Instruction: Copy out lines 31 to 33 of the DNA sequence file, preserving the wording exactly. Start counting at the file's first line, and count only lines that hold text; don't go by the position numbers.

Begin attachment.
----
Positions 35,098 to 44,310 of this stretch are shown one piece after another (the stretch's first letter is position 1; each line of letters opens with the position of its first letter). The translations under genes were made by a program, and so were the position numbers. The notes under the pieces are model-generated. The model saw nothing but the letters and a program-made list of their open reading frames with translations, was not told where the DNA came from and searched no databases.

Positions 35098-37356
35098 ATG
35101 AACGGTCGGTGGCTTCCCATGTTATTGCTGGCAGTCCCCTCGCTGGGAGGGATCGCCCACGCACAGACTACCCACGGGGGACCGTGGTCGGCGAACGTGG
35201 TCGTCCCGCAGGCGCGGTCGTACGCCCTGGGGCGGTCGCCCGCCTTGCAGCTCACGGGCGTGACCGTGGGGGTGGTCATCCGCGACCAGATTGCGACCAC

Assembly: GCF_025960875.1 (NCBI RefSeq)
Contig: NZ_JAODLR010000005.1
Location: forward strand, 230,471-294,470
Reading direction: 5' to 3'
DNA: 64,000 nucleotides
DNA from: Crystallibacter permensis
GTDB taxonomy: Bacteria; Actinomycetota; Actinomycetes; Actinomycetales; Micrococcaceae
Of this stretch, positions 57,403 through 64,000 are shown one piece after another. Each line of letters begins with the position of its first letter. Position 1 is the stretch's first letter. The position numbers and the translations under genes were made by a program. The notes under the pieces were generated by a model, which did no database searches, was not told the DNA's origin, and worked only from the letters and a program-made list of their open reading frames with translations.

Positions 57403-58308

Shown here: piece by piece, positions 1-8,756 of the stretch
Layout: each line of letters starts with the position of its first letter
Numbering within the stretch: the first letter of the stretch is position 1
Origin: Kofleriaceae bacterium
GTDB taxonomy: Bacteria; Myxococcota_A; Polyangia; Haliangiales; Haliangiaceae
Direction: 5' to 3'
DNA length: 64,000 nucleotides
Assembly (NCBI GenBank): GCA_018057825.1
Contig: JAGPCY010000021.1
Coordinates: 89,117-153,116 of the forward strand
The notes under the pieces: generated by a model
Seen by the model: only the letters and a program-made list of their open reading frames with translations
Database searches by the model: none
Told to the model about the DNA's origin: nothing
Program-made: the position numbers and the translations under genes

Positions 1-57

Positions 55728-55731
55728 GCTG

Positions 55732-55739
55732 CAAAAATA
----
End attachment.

Positions 55728-55731
55728 GCTG

Positions 55732-55739